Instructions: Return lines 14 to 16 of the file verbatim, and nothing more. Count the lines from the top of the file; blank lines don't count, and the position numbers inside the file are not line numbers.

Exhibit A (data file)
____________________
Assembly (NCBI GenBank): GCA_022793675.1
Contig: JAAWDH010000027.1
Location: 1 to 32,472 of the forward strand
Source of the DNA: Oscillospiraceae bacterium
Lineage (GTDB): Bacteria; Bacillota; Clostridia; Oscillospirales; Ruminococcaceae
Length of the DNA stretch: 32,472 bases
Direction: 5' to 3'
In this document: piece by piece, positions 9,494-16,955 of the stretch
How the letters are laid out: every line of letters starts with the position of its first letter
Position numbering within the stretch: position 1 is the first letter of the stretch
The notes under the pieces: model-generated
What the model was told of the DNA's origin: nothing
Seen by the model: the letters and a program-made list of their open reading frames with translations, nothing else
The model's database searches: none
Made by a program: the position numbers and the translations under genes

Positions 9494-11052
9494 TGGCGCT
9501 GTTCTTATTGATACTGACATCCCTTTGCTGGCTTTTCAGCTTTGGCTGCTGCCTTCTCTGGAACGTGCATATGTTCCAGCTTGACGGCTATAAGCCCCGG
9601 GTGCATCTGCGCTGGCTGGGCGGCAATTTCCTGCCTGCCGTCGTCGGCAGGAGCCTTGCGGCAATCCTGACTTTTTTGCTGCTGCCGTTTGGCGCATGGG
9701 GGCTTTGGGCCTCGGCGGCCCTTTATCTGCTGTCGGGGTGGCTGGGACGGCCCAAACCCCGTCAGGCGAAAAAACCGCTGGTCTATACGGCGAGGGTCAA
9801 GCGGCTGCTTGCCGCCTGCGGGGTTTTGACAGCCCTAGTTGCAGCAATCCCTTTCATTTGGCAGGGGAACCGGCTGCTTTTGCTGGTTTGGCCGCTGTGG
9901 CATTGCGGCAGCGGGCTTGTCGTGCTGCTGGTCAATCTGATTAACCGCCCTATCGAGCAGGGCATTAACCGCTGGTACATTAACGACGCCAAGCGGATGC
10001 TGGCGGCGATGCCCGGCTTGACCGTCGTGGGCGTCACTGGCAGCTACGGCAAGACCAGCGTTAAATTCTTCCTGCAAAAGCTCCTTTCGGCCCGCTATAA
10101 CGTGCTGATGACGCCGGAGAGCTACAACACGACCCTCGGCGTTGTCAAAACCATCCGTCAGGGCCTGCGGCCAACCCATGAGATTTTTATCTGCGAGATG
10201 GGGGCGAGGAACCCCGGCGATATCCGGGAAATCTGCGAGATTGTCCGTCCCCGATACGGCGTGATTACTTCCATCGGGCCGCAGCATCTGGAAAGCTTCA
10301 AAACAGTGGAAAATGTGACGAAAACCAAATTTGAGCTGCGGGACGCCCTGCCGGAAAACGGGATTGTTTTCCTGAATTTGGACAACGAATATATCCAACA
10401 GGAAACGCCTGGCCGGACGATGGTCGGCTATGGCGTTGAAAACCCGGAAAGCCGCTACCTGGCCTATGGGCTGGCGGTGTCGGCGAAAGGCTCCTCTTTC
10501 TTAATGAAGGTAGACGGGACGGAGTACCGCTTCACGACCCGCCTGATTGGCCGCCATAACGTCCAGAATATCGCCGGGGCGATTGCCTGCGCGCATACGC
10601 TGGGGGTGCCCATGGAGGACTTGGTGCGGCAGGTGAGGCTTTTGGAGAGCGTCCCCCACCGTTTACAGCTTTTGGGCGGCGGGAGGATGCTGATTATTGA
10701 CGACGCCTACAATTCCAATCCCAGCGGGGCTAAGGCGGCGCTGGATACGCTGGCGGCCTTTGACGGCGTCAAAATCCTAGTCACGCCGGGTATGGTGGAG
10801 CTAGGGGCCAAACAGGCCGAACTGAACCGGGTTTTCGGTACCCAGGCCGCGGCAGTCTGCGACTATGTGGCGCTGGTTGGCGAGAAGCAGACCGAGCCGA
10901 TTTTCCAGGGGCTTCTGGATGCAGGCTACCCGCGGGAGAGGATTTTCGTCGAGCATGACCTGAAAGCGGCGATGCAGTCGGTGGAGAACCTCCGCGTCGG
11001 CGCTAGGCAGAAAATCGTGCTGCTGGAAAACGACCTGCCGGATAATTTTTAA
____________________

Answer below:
The model's database searches: none
Made by a program: the position numbers and the translations under genes

Positions 9494-11052